Each part of your equipment has its own purpose.
For instance, when it comes to generators – the engine provides energy, the exhaust, cooling and lubricating systems ensures overheating doesn’t occur while the fuel system powers the generator.
No matter which component of the equipment it will be – they all play a part. Likewise, a stator core is just as important as any of the parts mentioned above.
While you may know a stator core roughly works, it is always best to know it thoroughly to fully understand your equipment and have it operate for maximum efficiency. For instance, once you spot a problem in the stator core – it might mean that electric motor or generator rewinding is necessary.
Below, you will understand what stator core lamination is and discover its advantages for your equipment.
How does a standard core lamination go about
A typical stator core is made up of countless individual steel laminations – from thousands up to even hundreds of thousands.
As of now, laminations are created by computer-controlled laser cutting machines or stamping/punching dies.
The process of building a stator core goes like this: laminations are continuously placed side-by-side with the objective to attain a ringed or complete circular layer. As such the following layer will continue being laid out – offsetting each layer like a cinder block wall or brick until the desired length and layer is achieved. Generally, a stator core will be estimated to be about 0.014” to 0.018” for each layer – while the length can range from ten to twenty feet.
All these segments/layers are aligned properly and fastened together under compressive loads with parts like finger plates, building bolts, key bars, through bolts and compression rings.
Why is the stator core laminated?
In a case scenario where the stator core is made from solely one solid piece of material – the associated heat produced and currents will amount to a large sum – resulting in a melted stator core.
As such, there is a need to laminate the stator core and insulate each layer. Reason being that the circulating currents will be brought down to a size that is much more smaller and controllable. Hence, allowing the heat generated by the currents to be managed by pumping cooling gases (hydrogen or air) through and/or across the stator core structure.
Simply put, this makes sure that the stator core’s performance is not compromised or even driven to the point of terminal malfunction.
The pros of stator core lamination
Lessens eddy currents (circulating currents)
The stator core comprises an electromagnetic field which produces a voltage, known as circulating current or eddy current.
In most cases, this type of current will result in decreased performance and power loss – caused by several factors like the density of magnetic flux and frequency of electromotive force (EMF).
By insulating the core with stator laminations – there will be lesser eddy currents. Layers of plates are placed on top of one another right in the middle to prevent eddy current flow.
As a result, the reduced eddy current will mean that the stator core is able to keep its constant power and operate efficiently.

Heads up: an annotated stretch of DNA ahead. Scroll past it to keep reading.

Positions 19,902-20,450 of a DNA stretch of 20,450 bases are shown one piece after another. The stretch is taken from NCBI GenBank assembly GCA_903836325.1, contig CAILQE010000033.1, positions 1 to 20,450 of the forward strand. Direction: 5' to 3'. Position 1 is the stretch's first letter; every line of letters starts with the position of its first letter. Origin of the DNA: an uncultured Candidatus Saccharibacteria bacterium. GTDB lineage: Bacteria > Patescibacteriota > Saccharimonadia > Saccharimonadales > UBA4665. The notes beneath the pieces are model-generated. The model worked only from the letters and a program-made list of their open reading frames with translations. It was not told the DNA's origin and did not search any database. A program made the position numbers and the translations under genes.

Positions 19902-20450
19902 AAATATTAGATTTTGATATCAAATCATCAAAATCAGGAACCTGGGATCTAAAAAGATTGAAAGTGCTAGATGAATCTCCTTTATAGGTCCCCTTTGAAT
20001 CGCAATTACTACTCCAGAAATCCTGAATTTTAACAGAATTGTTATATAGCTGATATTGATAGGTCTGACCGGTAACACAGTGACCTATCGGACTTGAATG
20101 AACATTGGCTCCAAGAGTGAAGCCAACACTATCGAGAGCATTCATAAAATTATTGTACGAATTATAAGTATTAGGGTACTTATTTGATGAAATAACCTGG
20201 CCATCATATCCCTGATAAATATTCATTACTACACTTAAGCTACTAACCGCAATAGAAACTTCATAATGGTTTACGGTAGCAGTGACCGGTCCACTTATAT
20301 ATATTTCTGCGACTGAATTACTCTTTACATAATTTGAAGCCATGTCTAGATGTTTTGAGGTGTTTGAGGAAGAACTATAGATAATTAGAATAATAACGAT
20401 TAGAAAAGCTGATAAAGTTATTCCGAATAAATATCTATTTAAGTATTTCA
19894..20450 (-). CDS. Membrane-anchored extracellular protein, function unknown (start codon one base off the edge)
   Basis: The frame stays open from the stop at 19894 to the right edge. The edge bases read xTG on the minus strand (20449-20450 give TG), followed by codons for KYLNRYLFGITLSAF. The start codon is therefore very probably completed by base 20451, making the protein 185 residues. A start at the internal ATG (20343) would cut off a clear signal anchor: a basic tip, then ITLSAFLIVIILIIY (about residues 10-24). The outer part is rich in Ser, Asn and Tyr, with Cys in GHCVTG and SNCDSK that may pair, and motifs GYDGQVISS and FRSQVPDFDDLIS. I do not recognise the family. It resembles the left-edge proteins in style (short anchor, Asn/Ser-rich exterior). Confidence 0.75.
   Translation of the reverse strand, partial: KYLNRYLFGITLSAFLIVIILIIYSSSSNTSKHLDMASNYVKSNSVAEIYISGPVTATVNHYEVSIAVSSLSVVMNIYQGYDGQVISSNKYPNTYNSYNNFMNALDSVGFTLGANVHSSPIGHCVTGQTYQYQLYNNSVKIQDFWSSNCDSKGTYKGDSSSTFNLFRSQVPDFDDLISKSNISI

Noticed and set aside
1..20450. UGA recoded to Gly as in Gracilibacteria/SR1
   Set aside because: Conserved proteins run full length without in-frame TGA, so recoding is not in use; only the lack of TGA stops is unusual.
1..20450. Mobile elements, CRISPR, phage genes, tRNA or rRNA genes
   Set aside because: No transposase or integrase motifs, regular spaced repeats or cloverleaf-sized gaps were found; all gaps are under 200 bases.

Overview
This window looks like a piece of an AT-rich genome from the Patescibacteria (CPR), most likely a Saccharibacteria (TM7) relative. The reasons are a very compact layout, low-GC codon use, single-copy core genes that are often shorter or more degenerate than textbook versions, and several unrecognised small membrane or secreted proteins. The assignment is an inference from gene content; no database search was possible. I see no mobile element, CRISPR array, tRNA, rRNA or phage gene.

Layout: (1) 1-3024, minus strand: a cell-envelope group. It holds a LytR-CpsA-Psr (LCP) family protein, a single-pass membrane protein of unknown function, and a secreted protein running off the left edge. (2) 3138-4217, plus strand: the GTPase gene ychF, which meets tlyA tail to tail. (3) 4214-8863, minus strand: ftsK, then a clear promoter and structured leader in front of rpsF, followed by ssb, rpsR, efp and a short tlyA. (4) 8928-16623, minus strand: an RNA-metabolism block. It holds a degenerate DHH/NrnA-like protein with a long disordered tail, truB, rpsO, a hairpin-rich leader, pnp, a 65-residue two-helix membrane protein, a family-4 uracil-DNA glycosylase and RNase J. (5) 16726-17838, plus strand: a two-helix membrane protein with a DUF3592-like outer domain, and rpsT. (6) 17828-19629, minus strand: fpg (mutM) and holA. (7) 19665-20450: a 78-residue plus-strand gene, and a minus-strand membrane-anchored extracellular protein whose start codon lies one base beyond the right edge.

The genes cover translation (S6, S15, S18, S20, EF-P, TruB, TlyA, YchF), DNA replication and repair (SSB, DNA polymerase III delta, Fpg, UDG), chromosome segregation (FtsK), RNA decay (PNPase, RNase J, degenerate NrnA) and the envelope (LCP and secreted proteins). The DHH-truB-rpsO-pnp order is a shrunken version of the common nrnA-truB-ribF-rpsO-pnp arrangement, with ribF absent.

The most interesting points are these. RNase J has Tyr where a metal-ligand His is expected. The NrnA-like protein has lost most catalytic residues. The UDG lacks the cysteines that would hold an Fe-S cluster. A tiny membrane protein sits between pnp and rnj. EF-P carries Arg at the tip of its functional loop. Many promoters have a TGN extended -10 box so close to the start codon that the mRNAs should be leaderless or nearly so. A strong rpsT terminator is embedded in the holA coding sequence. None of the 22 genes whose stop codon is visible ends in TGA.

Reduces hysteresis loss
Other than producing eddy currents, the electromagnetic field also magnetizes the stator core, also known about as hysteresis.
The continuous cycle between magnetization and demagnetization forms a loop – the bigger it is, the higher the accumulated energy consumed to magnetize and demagnetize the stator core. In other words, when the core produces heat – hysteresis is being lost as well – leading to huge sums of energy and power loss.
Here is where lamination plates come in to prevent such an incident with its narrow hysteresis loops which do the job of magnetizing and demagnetizing the core – by using lesser energy. Which also translates to more efficient equipment.
Cools down the stator core
Having only a solid piece of steel or iron stator core does not only produce huge amounts of eddy currents but also causes it to overheat til melting becomes a guaranteed possibility.
As said earlier on, laminating the stator core reduces the eddy current but also lowers down the heat produced as well.
So, this means that the stator is cooled from time to time – allowing it to function properly without melting.
When should you seek repair or restack?
As time passes, the stator core’s performance will slowly deteriorate. Once you spot signs such as oil contamination or loose bars and wedges in your equipment such as generator – you should get a professional engineer to do generator overhauling– either doing a repair or restacking the stator core’s lamination. Moreover, doing a repair does not only solve any existing issues with the stator core but also boosts the overall efficiency of your equipment.
The key to ensuring maximum efficiency for your equipment at all times is by understanding how your equipment – be it transformer, electric motor or generator – works. In this case, the stator core is a crucial component – that if not looked after properly – will result in a complete malfunction of your equipment. So, know how stator core lamination goes about; you will understand your equipment better and know when its time to do generator maintenance.